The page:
Pubdate: Tue, 20 Jul 2010
Source: Battle Creek Enquirer (MI)
Copyright: 2010 Battle Creek Enquirer
Author: Sarah Lambert


MARSHALL -- Paul Sutherland will have to wait at least six months 
before he can open a medical marijuana business in Marshall.

The Marshall City Council on Monday passed a six-month moratorium on 
new medical marijuana businesses -- like the one Sutherland wanted to 
start -- from opening in the city. Currently, no such businesses 
exist in Marshall, said City Manager Tom Tarkiewicz.

The city of Battle Creek passed a similar ordinance July 6. Michigan 
voters approved the Medical Marijuana Act in November 2008, which 
legalized marijuana for medical purposes.

"I know lots of people who could benefit from legal available 
marijuana here in Marshall," Sutherland said after the moratorium 
passed. Sutherland's mother suffers from severe hip pain and could 
benefit from a local clinic, he said.

"The young and the old shouldn't have to travel to Lansing or Ann 
Arbor to get (marijuana)," he said.

Sutherland wants to open a medical marijuana business as soon as 
possible, he said. It would be a place people could gather to discuss 
the issue and the industry would bring revenue to the city, he said.

City Council members said they weren't necessarily opposing marijuana 
dispensaries; they just wanted time to study the issue.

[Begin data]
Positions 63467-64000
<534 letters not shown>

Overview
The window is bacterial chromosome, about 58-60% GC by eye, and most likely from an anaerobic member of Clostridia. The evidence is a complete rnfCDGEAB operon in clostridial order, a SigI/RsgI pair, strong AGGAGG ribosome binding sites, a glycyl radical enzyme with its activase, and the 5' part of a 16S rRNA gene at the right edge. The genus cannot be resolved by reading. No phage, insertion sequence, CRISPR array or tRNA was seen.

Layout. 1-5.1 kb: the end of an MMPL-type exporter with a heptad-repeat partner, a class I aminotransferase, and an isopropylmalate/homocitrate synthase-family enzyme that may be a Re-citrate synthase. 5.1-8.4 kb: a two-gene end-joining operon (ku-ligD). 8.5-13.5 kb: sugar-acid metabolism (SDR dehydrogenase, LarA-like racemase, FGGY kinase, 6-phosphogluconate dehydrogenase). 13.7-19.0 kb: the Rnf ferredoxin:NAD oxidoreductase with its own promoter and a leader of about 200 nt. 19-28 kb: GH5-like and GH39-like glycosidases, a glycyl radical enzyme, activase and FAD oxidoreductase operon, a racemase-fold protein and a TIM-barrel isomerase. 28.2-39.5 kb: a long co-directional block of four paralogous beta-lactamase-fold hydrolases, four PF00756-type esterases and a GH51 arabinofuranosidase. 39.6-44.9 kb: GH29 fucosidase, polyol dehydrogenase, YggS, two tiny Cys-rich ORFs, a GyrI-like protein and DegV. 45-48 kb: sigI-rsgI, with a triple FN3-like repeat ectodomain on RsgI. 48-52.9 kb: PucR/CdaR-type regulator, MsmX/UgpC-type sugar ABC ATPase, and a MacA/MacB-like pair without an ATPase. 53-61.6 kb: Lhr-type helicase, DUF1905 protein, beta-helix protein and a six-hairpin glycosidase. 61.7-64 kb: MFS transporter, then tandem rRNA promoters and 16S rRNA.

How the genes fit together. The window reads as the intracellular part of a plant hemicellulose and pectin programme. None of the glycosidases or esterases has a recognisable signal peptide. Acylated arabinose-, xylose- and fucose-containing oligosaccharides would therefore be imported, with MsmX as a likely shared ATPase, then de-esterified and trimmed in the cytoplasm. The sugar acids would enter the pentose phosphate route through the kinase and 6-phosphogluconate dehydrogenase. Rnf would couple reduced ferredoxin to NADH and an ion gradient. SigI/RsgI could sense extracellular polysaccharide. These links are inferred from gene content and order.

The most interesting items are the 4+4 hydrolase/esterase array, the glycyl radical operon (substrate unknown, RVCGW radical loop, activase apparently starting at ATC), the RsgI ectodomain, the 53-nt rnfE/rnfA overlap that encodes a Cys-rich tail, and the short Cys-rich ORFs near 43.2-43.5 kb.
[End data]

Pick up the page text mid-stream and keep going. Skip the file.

"I think the intent of this is readily apparent," said City 
Councilman Jim Dyer at the meeting. "This is not an attempt to 
prohibit this in any sense, but to adopt a proper regulation after an 
appropriate time of study."

City code zoning regulations were approved in 2006, before the 2008 
state law was passed. The City Council will discuss its options on 
adjusting that code at a work session before the Aug. 16 meeting.

Ordinance changes could regulate the type or size of business allowed 
in the city or the location of the business, for instance, Tarkiewicz said.

But before that happens, the city will gather public input, Tarkiewicz said.

Councilwoman Kathy Miller invited Sutherland to attend the August 
meeting after he asked the council not to pass the moratorium.

Sutherland was not surprised by the city's decision. "They need to 
examine what ordinances are on the books that are effective," he 
said. "Other cities have done the same thing. You don't want a store 
near a school, and there are other considerations, too. I plan to be 
at the August 16 meeting." 
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